The DDS replacement market was created when limitations inherent to DDS (DAT) technology prevented DDS manufacturers Hewlett-Packard, Sony and Seagate from developing a next-generation product. This has left millions of DDS users in need of a next-generation tape storage solution that offers the same price point as DDS. Exabyte believes VXA products are the ideal replacement for DDS technology. ...Exabyte profile


Hopkinton, Mass.- April 8, 2002 - EMC Corporation has introduced new low-cost/high-density and high-performance drive technology for the EMC CLARiiON® line of enterprise storage systems to meet the wide and expanding range of storage requirements and applications. Today's announcement includes 181GB 7,200 RPM and 36GB 15,000 RPM disk drives, extending EMC's lead in delivering the investment protection and flexibility required by today's diverse, rapidly changing information storage environments. These two additions to the CLARiiON drive portfolio complement the current 73GB drives—offering customers the widest choice of capacity and performance.

The new 181GB drives more than double the maximum CLARiiON capacity (from 9TB to 22TB) per system and significantly reduce storage acquisition cost. In typical CLARiiON FC4700 configurations, for example, customers can now purchase the same hardware capacity for 30% less cost. Savings can grow to over 45% in larger configurations. The new high-speed 36GB drives directly complement the 181GB drives by providing maximized customer value in high-performance I/O situations such as online transaction processing (OLTP) environments. Testing has shown an average performance increase of up to 46% over the 36GB 10K counterpart in such environments. ...EMC profile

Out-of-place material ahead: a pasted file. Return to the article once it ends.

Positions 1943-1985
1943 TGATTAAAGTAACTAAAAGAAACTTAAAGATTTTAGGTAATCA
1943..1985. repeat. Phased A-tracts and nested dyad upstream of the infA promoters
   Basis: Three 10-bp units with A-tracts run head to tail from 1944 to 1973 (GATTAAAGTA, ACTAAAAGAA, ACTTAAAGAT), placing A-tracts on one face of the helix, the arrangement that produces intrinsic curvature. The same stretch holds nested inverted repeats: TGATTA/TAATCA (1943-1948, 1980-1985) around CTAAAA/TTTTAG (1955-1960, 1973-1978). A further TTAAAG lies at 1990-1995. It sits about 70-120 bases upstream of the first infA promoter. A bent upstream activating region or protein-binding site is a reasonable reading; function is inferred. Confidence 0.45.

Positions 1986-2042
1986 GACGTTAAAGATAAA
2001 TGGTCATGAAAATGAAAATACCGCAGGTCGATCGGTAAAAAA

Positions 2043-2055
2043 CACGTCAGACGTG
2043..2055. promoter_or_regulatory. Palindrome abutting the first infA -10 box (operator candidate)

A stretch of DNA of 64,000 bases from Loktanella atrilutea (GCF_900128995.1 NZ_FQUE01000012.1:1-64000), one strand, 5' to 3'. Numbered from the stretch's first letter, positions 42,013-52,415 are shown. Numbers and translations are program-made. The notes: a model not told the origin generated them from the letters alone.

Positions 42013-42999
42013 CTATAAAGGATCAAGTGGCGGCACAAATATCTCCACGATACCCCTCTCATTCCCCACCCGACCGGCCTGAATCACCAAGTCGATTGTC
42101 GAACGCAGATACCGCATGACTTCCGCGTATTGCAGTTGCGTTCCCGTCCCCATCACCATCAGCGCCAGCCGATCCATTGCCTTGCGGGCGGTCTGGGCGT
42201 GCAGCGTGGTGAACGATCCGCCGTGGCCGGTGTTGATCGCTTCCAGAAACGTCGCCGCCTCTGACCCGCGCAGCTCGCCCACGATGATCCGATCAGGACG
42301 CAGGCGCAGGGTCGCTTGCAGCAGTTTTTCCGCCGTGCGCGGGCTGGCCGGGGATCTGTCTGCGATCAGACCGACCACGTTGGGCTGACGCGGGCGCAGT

Walnut Creek, Calif. - April 8, 2002 - As businesses attempt to build airtight, cost-effective data backup and disaster recovery operations, EVault's CTO and V.P. of Operations, Ray Ganong, will deliver a presentation at AFCOM's Spring Conference & Expo that will address that very issue. Ganong's presentation, entitled "Cost-effective Data Backup and Recovery Does Not Lie in the Spool of the Tape," will take place on April 16 at 9:15am & 10:30am. The conference will be held April 14 – 18 at The Rio All-suite Hotel & Casino, Las Vegas.